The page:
On 30 June 2020, the European Commission launched a process to ensure that those who need to can participate in collective bargaining without the fear of breaking EU competition rules.

The first stage of this process will conclude on 8 September 2020, and later this autumn the Commission will publish an inception impact assessment setting out the initial options for future actions.

The focus of the Commission’s process is on self-employed ‘platform workers’. Platform work can be described as an activity that uses an online platform to enable organisations or individuals to access other organisations or individuals to solve problems or to provide services in exchange for payment. Platform work is central to the ‘gig economy’ which has seen significant growth in recent years.

The European Commission Executive Vice-President Margrethe Vestager, said: “The Commission has committed to improving the working conditions of platform workers during this mandate. So today we are launching a process to ensure that those who need to can participate in collective bargaining without the fear of breaking EU competition rules. As already stressed on previous occasions the competition rules are not there to stop workers forming a union but in today’s labour market the concept “worker” and “self-employed” have become blurred. As a result, many individuals have no other choice than to accept a contract as self-employed. We therefore need to provide clarity to those who need to negotiate collectively in order to improve their working conditions.

Competition Enforcement Against Collective Bargaining in Ireland

In Ireland, the Irish Competition and Consumer Protection Commission (“CCPC”) and its predecessor organisation, the Competition Authority, have a longstanding history of taking enforcement action against collective bargaining on the basis that it eliminates competition between self-employed competitors (who are considered ‘undertakings’ for the purposes of competition law) and has the same detrimental effect on consumers as any other form of collusion. Trade associations representing family doctors, hospital consultants, pharmacists, dentists, hauliers, travel agents and veterinary surgeons, have all previously been subject to enforcement action for having allegedly engaged in anti-competitive collective bargaining.

In 2016, the Irish Congress of Trade Unions (ICTU) lodged a collective complaint (Complaint No. 123/2016) against Ireland with the European Committee on Social Rights (Council of Europe) regarding an alleged breach of Article 6.2 of the European Social Charter, due to a 2004 decision of the Competition Authority which found that voice-over actors were subject to competition law and were therefore prohibited from engaging in collective bargaining. Article 6.2 obliges Ireland “to promote, where necessary and appropriate, machinery for voluntary negotiations between employers or employers’ organisations and workers’ organisations, with a view to the regulation of terms and conditions of employment by means of collective agreements”.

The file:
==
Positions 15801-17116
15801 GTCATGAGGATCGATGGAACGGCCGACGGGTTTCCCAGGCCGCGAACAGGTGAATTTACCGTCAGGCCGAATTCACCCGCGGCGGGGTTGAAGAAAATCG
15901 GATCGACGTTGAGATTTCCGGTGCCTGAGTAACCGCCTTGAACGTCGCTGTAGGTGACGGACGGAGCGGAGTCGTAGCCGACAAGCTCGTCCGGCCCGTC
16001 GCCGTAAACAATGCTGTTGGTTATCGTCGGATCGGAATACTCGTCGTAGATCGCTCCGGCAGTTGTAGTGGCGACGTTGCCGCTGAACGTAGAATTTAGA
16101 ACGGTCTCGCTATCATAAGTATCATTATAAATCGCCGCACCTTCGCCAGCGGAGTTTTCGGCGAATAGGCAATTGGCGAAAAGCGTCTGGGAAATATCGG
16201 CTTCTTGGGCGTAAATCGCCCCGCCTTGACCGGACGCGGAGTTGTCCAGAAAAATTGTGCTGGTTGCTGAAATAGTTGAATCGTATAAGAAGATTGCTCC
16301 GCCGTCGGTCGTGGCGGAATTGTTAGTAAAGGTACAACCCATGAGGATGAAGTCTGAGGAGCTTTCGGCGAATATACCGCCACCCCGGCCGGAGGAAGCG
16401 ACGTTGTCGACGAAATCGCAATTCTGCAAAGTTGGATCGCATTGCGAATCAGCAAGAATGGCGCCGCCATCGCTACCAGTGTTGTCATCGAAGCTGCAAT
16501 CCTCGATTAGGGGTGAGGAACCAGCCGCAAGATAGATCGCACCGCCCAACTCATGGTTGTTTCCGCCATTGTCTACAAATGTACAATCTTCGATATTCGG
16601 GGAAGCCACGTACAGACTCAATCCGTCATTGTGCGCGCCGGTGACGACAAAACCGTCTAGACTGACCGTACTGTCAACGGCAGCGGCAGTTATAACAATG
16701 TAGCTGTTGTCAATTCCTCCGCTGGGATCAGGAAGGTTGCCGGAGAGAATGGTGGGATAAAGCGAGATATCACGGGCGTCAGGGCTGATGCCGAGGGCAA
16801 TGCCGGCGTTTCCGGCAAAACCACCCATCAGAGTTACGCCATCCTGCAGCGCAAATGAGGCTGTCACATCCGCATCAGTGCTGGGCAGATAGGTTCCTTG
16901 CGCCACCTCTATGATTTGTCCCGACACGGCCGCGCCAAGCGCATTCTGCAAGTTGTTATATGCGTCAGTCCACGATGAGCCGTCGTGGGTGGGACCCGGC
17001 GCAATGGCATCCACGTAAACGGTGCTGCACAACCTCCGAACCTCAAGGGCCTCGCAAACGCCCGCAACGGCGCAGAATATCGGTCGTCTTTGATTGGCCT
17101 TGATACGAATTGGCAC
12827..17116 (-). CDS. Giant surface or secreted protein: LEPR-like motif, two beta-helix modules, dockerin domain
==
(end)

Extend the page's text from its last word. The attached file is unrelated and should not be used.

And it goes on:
Before the Committee had adopted a decision, the Competition (Amendment) Act 2017 was enacted. The Committee found that the 2017 Act brought Ireland into compliance with Article 6.2 by introducing a limited exemption allowing for three categories of self-employed workers to engage in collective bargaining in relation to working conditions and terms of employment, including pay rates, namely:

  • Voiceover Actors;
  • Session musicians; and
  • Freelance Journalists.

The 2017 Act also created a mechanism whereby trade unions representing certain classes of self-employed workers (known as ‘false self-employed workers’ and ‘fully dependent self-employed workers’) may apply to the Minister for Enterprise, Trade and Employment to allow those classes of self-employed workers to bargain collectively, provided that will:

  • Have no or minimal economic effect on the market in which the class of self-employed worker concerned operates;
  • Not lead to or result in significant costs to the State; and
  • Not otherwise contravene the requirements of the 2017 Act or any other enactment or rule of law (including the law in relation to the EU) relating to the prohibition on the prevention, restriction or distortion of competition in trade in any goods or services.

Notwithstanding the above mechanism, to date, the Minister has not prescribed any further categories of self-employed workers under this mechanism.


The Commission’s process will be closely monitored by platform workers and online platforms, and also other stakeholders who have historically adopted a position on collective bargaining and competition law, such as national competition authorities, trade associations representing self-employed workers and employer’s unions.
In Ireland, stakeholders will be observing whether options for future actions proposed by the Commission include a mechanism allowing for collective bargaining by platform workers that is more permissive than the mechanism in the 2017 Act. If so, one could foresee arguments being raised that the relevant principles applicable to that mechanism should also be applicable to collective bargaining by other categories of self-employed workers (and not solely by platform workers).

Key contact

Eoghan Ó hArgáin

Eoghan Ó hArgáin

Partner & Head of EU, Competition & Procurement (Ireland)
Dublin, Ireland

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